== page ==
A woman walks past defaced Bankia sign in Madrid
Eurozone finance ministers are holding a conference call to discuss a possible bailout for Spain's struggling banks.
According to the BBC, the International Monetary Fund (IMF) estimates that Spain's "vulnerable" banks need a cash injection of at least 40bn euros ($50bn; £32bn).
News agency reports suggest that a figure closer to 100bn euros could be under consideration.
Spain is under pressure to request help, but it has denied reports that it is about to do so.
The IMF said on Friday that a "stress test" showed Spain's financial sector was well managed but urged "decisive action".
"It is critical that the authorities continue to take decision action to address the weaker institutions and restore market confidence in Spanish banks," the report said.
It warned that delays would make the economic downturn worse and "damage stability more broadly".
In an interview on Portuguese radio, European Central Bank Vice-President Vitor Constancio said: "It is expected that Spain will formulate a request for aid exclusively for banks recapitalisation.
Jean-Claude Juncker, who chairs the Eurogroup of finance ministers, said: "The solution must come quickly."
Correspondents say Spain is being urged by Brussels and Germany to act ahead of next weekend's elections in Greece, which has led to fears of a break-up of the eurozone.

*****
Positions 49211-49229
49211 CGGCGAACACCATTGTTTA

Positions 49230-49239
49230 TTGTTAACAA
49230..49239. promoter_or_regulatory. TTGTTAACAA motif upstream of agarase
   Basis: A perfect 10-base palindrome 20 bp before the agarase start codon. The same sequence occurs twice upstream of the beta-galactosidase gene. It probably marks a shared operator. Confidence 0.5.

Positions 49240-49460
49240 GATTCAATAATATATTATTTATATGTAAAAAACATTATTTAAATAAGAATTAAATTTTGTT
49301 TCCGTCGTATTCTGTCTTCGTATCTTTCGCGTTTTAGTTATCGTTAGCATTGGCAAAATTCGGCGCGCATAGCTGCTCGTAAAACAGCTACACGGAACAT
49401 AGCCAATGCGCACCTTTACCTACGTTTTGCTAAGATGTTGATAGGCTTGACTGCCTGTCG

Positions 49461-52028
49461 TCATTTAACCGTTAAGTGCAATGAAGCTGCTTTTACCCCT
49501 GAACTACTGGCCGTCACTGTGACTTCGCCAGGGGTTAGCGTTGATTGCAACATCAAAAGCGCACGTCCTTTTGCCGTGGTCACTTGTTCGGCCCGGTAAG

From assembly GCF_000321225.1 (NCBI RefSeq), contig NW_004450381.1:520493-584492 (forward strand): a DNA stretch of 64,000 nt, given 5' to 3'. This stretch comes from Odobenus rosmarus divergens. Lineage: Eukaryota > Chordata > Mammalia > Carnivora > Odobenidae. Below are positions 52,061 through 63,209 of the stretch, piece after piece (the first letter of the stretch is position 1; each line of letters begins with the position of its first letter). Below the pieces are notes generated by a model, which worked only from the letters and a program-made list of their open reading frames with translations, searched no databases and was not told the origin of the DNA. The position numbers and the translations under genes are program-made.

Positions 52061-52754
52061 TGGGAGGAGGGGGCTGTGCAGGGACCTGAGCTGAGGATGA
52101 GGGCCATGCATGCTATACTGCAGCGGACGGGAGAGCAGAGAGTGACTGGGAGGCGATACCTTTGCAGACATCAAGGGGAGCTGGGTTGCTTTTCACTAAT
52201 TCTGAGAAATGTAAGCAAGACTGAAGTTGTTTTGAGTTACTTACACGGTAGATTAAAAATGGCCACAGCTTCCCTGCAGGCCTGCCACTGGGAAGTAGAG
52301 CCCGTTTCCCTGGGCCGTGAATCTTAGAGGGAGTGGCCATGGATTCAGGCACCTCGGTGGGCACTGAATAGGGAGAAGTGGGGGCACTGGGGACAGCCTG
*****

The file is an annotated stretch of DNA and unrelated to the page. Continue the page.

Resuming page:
"If Spain feels overwhelmed by its financial needs, it should use the instruments which have been created for that," Jens Weidmann, the head of the German central bank, said in an interview with a German magazine.
However on Saturday morning, the Spanish government restated its position that it does not need outside help to shore up its banks.
"There has been no change," a spokeswoman from the economy ministry in Madrid told AFP news agency.
Spanish Prime Minister Mariano Rajoy has insisted that any decision will come after the results of two independent audits of the Spanish banking system, which are due out within two weeks.
The audits will produce a figure of how much money, in total, is needed to prop-up Spain's banking sector.
Major banks are struggling to deal with toxic property loans. The country's fourth-largest lender, Bankia, recently asked for a total of 23.5bn euros (£19bn) to help deal with losses on loans that cannot be repaid.